Scootering 101 or how not to die in Vietnam
When we first arrived in Hanoi, I looked out into the sea of people and thought "that looks like madness." The way cars, scooters and pedestrians interacted in the street reminded me of a giant writhing snake. It seemed so foreign and so incredibly dangerous. After a couple of days, crossing the street seemed easier but I was still intimidated by the idea of driving a scooter. It wasn’t until we got out of the city and into the countryside that Lisa and I attempted a scooter ride. She decided right away that driving was not for her and I was officially named scooter driver. Renting one was easy. All hotels in Vietnam have scooters for rent. We told the woman at the front desk of our hotel in Phong Nha that we wanted to rent a scooter, and she instantly produced a key and two helmets.
I started it up, hopped on and went off on a quick test drive, solo at first. When I returned, Lisa informed me that the woman from the hotel was slightly horrified when I left. Apparently she did not expect me to speed off as I did. Her comment to Lisa: ”your husband drives just like a Vietnamese.” I took great pride in this.
Then we took off on our scooter adventure, easing our way through dirt roads and tiny paths in the countryside. Lisa was slightly terrified, but my confidence was growing.
Our next scooter ride started in the city of Hue, my first shot at real city driving. I have to say at first it was more than a little intimidating. Then I decided it was just like a giant bike race, and I felt more relaxed. After the city portion, we headed out on more gentle roads in search of tombs, mausoleums, and abandoned amusement parks (more about that in my next post). I was beginning to understand how the roadway system works. Here are some rules about driving in Vietnam:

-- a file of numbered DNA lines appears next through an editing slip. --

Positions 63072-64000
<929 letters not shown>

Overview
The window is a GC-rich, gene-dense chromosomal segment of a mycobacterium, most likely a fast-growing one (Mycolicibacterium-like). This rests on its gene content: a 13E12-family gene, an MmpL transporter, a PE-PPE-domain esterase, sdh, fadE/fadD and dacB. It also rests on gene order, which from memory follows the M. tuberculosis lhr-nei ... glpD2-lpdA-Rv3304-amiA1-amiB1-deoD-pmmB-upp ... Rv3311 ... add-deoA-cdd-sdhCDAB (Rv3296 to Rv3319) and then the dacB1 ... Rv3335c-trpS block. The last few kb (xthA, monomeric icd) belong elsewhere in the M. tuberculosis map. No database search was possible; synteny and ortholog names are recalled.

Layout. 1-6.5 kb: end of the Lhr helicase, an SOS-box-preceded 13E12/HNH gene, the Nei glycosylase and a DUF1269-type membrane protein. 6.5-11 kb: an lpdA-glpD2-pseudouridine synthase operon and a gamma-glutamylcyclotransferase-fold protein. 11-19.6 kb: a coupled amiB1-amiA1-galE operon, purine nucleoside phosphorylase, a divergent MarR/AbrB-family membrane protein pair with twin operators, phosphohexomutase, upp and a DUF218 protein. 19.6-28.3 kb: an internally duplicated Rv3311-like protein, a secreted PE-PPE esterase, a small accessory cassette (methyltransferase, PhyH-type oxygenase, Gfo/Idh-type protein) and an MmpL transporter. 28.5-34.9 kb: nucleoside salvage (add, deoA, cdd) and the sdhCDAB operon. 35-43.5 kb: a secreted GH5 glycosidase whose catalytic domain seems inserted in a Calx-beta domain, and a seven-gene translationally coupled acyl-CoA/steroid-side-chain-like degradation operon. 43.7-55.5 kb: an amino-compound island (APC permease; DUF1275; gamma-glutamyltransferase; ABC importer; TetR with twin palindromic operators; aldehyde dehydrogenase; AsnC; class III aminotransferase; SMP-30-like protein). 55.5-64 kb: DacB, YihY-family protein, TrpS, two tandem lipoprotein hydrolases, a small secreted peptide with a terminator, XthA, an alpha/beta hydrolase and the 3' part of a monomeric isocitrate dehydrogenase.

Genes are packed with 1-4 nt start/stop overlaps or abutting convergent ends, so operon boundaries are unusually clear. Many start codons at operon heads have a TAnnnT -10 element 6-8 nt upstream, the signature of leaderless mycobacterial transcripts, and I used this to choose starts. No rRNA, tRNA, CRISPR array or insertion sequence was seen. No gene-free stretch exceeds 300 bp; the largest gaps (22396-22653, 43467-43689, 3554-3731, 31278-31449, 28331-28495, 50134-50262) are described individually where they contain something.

1- When you’re making a left-hand turn, do not slow down. Simply turn into the lane of oncoming traffic on the opposite side of the road. Then when you have the opportunity to switch to the correct side of the road, do so.
2- The horn is to be used gently but frequently (two quick taps: beep, beep). It is an indication of your intention: hey I’m passing you, or hey get the fuck out of the road, or please don’t do that stupid thing you are about to do.
3- Traffic lights are mostly optional. Regardless of the color, if you see an opportunity to go through an intersection, most people expect you to beep the horn, and motor on through.
4- Physics is the only real traffic rule. Right-of-way is determined by size. Yield to the bus and taxi. They will kill you if you don’t. You however do not need to yield to the pedestrian. You will kill that person if they don’t stop. There is however a caveat to this rule, which is pedestrians never stop. They only slow down.
5- If you think you should stop or slowdown, what you really need to do is speed up. If there is something in the road that you’re unsure you should pass, you should definitely pass it.
Knowing these rules will help you negotiate all types of roads in Vietnam.
I’m happy to report that we have now completed our third scooter adventure. It involved a little city driving, a little bit of highway driving, and some very advanced U-turn maneuvers. However we have not been able to match the speed at which most Vietnamese drive. Sometimes we were hampered by the scooter. Often we were hampered by fear, mostly Lisa’s. In all fairness, it is a little terrifying to be on the back of a scooter going 60 km per hour, while people are passing you going 100kph! When I say people, I should be clear: all types of people. Young men testing their mettle; women in beautiful dresses and high heels; workmen loaded down with the most unbelievable cargo (I was almost taken out by a man on a scooter with a ladder across his back going against traffic); and of course families. Yes that’s not a typo, Families. Three, four, or five people, on one scooter -moms and dads, kids, infants. You name it, we’ve seen it.
Taking all this into consideration, I still think riding or driving a scooter in Vietnam is an intrinsic part of the experience of being here. If you come to Vietnam, plunk down your 100,000 dong ($4.50) and head out for the day. Just remember, physics.